My Final Training Session on the Stairs. How Did My Foot Fare?

The US Bank Tower race is on Friday. I’ve been looking forward to it for months. Unfortunately, my foot still isn’t 100% better (and that’s still frustrating as hell). Call me crazy, but I’m not bailing. I may not be able to race up like a speed demon, like I’ve done in previous years, but I will still make it to the top!

david-us-bank-tower-400-south-hope

And I proved that I could on Tuesday night, when I attended the final official training session before the race. Here’s what happened:

My foot has been hovering at around 90-95% healed for about 5 days. There’s barely pain or discomfort, but not a lot of confidence, either, that I’m out of the woods. I’ve stayed off it as much as possible, continue to ice it, and am playing it safe. That’s absolutely ruined my training for the race, but I’ve accepted that this year won’t be about the time. I committed to getting to the top, and I will get to the top, no matter how long it takes me.

I’d be more willing to risk it by pushing myself during the race, except for that the race is just the first part of the big weekend. Later that night, after the race, I’ll be getting on a plane and flying across the country for a family wedding. I don’t want to bust up my foot again and be forced to hobble around New York, and not be able to dance at the wedding and stuff.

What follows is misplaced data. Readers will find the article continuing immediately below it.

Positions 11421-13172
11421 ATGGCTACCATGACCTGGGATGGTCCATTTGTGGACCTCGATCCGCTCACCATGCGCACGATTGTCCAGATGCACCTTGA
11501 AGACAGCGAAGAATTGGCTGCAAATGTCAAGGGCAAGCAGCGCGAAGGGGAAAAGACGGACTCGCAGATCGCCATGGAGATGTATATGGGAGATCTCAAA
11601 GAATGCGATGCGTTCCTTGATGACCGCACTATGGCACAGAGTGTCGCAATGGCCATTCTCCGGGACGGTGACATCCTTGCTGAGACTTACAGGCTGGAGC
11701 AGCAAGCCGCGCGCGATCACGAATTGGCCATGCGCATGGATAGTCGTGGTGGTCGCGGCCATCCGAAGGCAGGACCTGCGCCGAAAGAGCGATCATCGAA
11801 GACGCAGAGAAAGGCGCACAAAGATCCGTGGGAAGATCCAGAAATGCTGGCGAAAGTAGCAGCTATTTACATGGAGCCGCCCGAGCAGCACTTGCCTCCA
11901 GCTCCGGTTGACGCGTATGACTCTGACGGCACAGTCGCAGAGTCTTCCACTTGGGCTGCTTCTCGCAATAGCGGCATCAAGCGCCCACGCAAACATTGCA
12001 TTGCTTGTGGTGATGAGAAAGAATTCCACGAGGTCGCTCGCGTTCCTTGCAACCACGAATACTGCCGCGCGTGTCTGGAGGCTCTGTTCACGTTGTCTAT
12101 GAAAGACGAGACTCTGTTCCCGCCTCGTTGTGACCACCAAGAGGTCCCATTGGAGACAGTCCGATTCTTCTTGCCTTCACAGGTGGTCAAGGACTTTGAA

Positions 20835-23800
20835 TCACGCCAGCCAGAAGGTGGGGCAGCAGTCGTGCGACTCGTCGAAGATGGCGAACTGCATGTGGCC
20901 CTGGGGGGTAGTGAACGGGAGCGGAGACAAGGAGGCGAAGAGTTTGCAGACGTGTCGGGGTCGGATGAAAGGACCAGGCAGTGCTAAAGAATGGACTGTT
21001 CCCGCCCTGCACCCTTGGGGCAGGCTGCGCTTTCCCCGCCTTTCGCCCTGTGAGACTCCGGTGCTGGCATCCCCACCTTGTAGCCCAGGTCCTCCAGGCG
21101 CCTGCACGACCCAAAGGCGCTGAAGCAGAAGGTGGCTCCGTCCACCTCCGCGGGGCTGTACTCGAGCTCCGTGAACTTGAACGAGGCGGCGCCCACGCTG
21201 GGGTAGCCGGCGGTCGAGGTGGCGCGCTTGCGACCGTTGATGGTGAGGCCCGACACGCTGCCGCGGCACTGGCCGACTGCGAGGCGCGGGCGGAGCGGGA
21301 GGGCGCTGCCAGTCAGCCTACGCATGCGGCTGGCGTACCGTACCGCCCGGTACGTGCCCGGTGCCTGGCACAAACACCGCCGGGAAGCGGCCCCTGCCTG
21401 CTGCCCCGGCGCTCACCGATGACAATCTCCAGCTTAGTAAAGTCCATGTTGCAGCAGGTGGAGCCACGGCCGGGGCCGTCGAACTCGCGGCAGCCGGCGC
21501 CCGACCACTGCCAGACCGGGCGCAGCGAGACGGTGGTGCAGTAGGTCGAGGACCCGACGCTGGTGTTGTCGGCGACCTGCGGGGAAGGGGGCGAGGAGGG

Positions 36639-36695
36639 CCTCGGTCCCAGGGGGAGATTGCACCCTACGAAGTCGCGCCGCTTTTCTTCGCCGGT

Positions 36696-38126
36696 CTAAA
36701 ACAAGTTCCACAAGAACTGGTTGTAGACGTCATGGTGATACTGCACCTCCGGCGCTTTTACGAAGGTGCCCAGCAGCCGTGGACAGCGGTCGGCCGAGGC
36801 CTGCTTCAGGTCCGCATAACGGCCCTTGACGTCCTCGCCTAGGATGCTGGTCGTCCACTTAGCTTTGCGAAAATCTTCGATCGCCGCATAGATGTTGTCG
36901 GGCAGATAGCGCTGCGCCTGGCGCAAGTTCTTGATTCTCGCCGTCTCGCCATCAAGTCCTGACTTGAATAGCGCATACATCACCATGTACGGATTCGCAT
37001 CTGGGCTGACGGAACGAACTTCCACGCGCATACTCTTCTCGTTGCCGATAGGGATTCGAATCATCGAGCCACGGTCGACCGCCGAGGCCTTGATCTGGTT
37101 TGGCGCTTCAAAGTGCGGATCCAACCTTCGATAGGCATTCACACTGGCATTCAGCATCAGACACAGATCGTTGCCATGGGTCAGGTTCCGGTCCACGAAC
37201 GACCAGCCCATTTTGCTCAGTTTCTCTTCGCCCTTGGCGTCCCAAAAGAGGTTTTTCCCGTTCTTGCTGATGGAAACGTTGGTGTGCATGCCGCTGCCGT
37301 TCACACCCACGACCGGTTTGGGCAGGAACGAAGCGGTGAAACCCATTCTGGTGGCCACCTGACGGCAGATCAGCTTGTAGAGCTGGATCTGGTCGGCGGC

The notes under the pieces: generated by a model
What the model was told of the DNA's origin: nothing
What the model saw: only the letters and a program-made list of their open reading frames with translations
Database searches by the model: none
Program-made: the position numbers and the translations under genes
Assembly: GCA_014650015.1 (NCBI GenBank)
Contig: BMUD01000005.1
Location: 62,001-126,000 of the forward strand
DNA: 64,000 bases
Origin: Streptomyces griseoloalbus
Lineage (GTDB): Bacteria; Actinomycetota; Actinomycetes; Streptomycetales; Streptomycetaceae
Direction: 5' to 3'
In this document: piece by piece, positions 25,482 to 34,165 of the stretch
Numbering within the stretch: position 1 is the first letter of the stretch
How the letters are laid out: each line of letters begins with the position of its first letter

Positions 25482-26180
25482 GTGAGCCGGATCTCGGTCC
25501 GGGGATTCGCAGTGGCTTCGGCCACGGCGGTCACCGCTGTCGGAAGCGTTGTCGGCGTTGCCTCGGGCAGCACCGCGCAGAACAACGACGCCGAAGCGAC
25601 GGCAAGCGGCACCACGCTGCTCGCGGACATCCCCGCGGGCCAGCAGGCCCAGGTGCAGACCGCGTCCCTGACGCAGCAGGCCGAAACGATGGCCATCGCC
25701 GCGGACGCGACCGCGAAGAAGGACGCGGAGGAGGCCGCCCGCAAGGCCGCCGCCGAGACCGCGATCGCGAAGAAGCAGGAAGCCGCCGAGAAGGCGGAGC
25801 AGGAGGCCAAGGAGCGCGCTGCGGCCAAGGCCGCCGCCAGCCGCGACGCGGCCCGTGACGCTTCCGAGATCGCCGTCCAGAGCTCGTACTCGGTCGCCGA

So I’ll take the race slow, make sure I’m properly stretched and warmed-up, and be smart about it. And that’s why I went and did a trial run on Tuesday.

This race has offered training sessions for the past two months, in another skyscraper a few blocks away. The stairwell is 51 stories, and during all the rest of the sessions, I’ve climbed it four times in the time allotted.

This time, though, my goal was two climbs, nice and slow. It’s tempting to push myself to go faster, but I know the pain doesn’t usually show up immediately, it makes itself known the morning after. So the plan was to climb twice, go home, and see how I felt the next day. And I took “going slow” very seriously. Lots of breaks, like this selfie break on the 36th floor:

stairwell-figueroa-at-wilshire-training

I did as planned, went home, iced my foot that night as a precaution, and, the next day, my foot felt… fine. No better, but more importantly, no worse. And I climbed 102 stories, which is more than the 75 I’ll be climbing on Friday. So I feel good that I can do a 75-story climb on Friday without any adverse effects on my foot. Provided I go slow. Which I will.

I’m not looking forward to showing up a race and not being able to give it my all, but I’ll deal with that. In the meantime, I’m proud of this fact:

I went to SEVEN stair training sessions, and climbed the 51-story stairwell a total of 26 times over the past 2 months. That’s 1,326 stories, and 30,706 steps!

figueroa-at-wilshire-night

Keep it up, David!

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